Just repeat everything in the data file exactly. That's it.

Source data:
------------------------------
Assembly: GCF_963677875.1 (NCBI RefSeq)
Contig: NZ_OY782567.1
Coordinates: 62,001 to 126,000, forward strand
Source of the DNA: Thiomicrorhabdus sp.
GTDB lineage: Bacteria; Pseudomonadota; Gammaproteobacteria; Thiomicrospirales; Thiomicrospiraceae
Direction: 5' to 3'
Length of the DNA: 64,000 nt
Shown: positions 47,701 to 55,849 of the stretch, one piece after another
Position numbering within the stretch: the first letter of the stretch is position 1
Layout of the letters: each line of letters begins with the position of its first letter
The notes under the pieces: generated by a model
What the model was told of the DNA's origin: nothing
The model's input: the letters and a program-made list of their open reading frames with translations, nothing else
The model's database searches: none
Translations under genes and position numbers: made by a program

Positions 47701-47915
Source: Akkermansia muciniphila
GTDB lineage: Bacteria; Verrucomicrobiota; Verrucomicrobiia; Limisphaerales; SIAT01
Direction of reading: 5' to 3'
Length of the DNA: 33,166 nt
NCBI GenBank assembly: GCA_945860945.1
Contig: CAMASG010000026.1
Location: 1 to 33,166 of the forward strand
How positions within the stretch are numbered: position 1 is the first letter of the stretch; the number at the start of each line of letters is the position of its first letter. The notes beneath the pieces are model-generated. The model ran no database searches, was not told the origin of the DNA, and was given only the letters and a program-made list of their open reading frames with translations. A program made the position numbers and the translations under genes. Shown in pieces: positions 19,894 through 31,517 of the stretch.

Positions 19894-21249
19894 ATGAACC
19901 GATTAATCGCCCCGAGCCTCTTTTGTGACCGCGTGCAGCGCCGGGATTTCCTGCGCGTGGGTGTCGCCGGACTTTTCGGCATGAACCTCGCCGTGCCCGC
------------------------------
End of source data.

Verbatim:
Assembly: GCF_963677875.1 (NCBI RefSeq)
Contig: NZ_OY782567.1
Coordinates: 62,001 to 126,000, forward strand
Source of the DNA: Thiomicrorhabdus sp.
GTDB lineage: Bacteria; Pseudomonadota; Gammaproteobacteria; Thiomicrospirales; Thiomicrospiraceae
Direction: 5' to 3'
Length of the DNA: 64,000 nt
Shown: positions 47,701 to 55,849 of the stretch, one piece after another
Position numbering within the stretch: the first letter of the stretch is position 1
Layout of the letters: each line of letters begins with the position of its first letter
The notes under the pieces: generated by a model
What the model was told of the DNA's origin: nothing
The model's input: the letters and a program-made list of their open reading frames with translations, nothing else
The model's database searches: none
Translations under genes and position numbers: made by a program

Positions 47701-47915
Source: Akkermansia muciniphila
GTDB lineage: Bacteria; Verrucomicrobiota; Verrucomicrobiia; Limisphaerales; SIAT01
Direction of reading: 5' to 3'
Length of the DNA: 33,166 nt
NCBI GenBank assembly: GCA_945860945.1
Contig: CAMASG010000026.1
Location: 1 to 33,166 of the forward strand
How positions within the stretch are numbered: position 1 is the first letter of the stretch; the number at the start of each line of letters is the position of its first letter. The notes beneath the pieces are model-generated. The model ran no database searches, was not told the origin of the DNA, and was given only the letters and a program-made list of their open reading frames with translations. A program made the position numbers and the translations under genes. Shown in pieces: positions 19,894 through 31,517 of the stretch.

Positions 19894-21249
19894 ATGAACC
19901 GATTAATCGCCCCGAGCCTCTTTTGTGACCGCGTGCAGCGCCGGGATTTCCTGCGCGTGGGTGTCGCCGGACTTTTCGGCATGAACCTCGCCGTGCCCGC